I recently had a delicious, but traumatic meal at a semi-classy, somewhat famous restaurant in another state. I’m assuming you would like to hear all about it.

How do I know the restaurant was semi-classy and somewhat famous?

First, the wall by the cashier featured framed photographs of both Barack Obama and a World Wrestling Federation wrestler known as The Rock.

Second, the menu contained more than 220 individual items, not counting daily specials, countless substitutions or the oxtail soup that is only available on Fridays.

Plus, if you order one of several Sumo-sized meals, such as the Sumo Loco Mocos, which includes six scoops of rice, four slices of Spam, three eggs and gravy – all for $18.95 – the waitress will clang a gong and all the people in the restaurant will together shout “SUMO.” Based on the photos by the cash register, at least one of the two men mentioned in the previous paragraph have had this experience.

I reviewed every item on the menu. As per usual, I ordered a hamburger. It was delicious.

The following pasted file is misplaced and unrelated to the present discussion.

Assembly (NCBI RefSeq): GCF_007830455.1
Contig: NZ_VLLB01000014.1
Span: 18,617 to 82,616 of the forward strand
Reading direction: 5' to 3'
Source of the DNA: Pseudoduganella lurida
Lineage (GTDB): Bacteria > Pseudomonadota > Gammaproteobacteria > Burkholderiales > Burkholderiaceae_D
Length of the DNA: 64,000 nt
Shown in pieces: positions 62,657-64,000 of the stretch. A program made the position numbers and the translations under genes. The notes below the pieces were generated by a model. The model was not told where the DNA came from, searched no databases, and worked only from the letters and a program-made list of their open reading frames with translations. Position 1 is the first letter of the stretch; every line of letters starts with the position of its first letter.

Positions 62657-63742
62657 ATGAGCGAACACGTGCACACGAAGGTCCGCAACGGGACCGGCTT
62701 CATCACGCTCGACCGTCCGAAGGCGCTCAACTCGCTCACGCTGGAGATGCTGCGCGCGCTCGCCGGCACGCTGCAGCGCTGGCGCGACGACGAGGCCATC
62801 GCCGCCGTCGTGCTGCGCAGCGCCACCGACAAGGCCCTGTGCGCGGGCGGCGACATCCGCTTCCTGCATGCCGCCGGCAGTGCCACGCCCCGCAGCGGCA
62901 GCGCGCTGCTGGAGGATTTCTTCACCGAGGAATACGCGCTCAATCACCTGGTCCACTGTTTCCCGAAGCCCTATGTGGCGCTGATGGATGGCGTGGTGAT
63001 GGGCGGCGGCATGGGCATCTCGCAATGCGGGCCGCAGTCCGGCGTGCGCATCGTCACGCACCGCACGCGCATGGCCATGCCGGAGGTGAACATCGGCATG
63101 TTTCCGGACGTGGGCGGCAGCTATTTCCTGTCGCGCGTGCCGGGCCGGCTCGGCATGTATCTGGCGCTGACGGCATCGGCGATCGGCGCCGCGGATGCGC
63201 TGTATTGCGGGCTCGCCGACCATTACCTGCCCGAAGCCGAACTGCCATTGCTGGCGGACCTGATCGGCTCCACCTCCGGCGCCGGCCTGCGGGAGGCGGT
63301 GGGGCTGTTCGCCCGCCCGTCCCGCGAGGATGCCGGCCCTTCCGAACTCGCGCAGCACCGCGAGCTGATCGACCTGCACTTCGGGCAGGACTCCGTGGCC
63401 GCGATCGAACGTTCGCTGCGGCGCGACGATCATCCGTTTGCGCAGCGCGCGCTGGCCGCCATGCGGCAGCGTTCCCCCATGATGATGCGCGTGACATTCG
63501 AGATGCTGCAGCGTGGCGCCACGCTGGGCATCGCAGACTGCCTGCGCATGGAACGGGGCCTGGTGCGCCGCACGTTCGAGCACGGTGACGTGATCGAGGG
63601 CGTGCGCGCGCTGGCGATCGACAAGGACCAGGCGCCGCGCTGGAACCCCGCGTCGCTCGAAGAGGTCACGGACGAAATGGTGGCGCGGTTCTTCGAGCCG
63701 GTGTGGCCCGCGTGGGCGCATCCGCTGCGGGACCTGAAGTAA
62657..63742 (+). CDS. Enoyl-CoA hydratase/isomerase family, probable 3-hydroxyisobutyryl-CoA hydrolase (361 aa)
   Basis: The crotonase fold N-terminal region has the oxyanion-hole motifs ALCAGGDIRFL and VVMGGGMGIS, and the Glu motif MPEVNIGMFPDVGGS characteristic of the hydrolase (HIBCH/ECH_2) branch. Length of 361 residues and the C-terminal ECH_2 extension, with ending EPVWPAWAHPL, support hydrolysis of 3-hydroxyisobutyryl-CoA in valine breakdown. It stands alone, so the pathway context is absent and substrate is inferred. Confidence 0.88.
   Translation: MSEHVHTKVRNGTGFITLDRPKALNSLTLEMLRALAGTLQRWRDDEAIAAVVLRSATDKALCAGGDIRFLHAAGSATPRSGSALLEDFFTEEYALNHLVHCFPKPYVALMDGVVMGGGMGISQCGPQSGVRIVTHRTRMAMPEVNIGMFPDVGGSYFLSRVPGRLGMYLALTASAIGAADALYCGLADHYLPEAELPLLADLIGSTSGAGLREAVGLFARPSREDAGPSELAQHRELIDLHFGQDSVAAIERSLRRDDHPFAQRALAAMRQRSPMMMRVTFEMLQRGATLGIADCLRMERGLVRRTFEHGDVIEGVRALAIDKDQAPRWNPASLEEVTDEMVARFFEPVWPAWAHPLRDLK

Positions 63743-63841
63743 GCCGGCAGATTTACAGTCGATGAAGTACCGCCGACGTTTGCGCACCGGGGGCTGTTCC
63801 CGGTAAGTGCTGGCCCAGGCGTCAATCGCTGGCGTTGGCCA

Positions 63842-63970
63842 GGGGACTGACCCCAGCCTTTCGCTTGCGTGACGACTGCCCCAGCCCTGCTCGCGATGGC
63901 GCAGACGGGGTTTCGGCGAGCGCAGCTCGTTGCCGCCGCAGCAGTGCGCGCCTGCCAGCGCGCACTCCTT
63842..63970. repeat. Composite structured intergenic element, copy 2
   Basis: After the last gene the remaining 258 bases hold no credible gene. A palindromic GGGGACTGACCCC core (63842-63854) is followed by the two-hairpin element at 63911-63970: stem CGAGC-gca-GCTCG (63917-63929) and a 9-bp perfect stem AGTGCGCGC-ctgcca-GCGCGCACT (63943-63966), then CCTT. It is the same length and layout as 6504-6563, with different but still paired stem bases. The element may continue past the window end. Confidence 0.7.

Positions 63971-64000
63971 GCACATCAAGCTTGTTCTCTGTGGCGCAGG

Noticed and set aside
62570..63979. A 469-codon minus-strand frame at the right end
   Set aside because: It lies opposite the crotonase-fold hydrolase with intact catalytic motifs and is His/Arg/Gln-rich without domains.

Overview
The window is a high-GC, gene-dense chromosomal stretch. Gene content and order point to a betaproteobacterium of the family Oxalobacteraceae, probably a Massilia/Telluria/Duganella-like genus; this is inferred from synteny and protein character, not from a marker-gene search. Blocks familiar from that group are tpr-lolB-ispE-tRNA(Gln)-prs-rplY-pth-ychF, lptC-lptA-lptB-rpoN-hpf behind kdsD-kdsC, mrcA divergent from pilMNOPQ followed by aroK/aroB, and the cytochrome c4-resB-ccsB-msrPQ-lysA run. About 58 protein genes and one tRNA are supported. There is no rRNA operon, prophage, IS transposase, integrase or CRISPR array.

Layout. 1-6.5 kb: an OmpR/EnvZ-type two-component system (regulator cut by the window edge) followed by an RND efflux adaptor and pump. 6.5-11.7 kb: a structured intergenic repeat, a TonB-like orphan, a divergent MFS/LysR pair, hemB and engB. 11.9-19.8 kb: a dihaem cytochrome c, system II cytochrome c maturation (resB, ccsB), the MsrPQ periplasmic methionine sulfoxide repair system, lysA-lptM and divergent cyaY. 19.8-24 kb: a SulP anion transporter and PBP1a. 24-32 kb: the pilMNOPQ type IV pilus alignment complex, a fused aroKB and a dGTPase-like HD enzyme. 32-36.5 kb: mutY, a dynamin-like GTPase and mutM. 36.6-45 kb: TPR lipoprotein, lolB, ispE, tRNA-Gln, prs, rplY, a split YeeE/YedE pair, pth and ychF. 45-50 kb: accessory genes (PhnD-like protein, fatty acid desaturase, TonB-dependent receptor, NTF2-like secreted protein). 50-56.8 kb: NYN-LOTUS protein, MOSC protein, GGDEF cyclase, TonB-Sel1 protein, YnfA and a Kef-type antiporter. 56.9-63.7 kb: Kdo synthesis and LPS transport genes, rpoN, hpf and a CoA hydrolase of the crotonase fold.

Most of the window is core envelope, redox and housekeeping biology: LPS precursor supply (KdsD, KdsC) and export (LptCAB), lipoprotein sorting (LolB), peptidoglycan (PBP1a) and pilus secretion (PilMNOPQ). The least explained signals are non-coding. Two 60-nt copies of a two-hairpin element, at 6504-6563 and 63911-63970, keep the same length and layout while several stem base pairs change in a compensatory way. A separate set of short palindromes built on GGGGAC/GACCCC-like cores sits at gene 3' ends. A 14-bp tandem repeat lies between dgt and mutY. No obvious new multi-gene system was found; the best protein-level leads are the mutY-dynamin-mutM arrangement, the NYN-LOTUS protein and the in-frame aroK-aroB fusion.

Then the traumatic thing happened.

As my group was finishing, our waitress approached the table. “Is anyone here 55 or older and interested in the 10 percent senior discount?” she asked, looking at no one in particular.

I looked around the table. Sitting next to me was my husband. Across from us was a 14-month-old baby in a booster seat and his mother.

Of course I wanted the discount. But I had so many questions.

First of all, would it apply to the entire check? A senior discount on a child’s order of chicken fingers didn’t seem right.

Or was the discount just for people who were over 55? I mean, if it were just for seniors, the most you could save is $1.89. And that’s only if you had the wherewithal to order the Sumo Moco Locos.

But I couldn’t worry about that. I was too paralyzed by the question that truly terrified me: Exactly who in our party did this waitress THINK was 55 or older?

It couldn’t have been the mother and son. They couldn’t have been more than 32, combined. That only left me and/or my husband.

Surely she was referring to my husband, right? Surely she had sized us up and assumed I had married a much older man.

If not that, then what? Was it because we were eating dinner at 4 p.m.? Because that was purely a coincidence. We hadn’t come looking for an Early Bird Special. Not that there is anything wrong with that. Honestly, we prefer it.

Surely she didn’t think we were the baby’s grandparents. Because we weren’t. Yes, we are old enough to be. But that’s not the point.

The point is, I didn’t ask. Some questions are better left unanswered.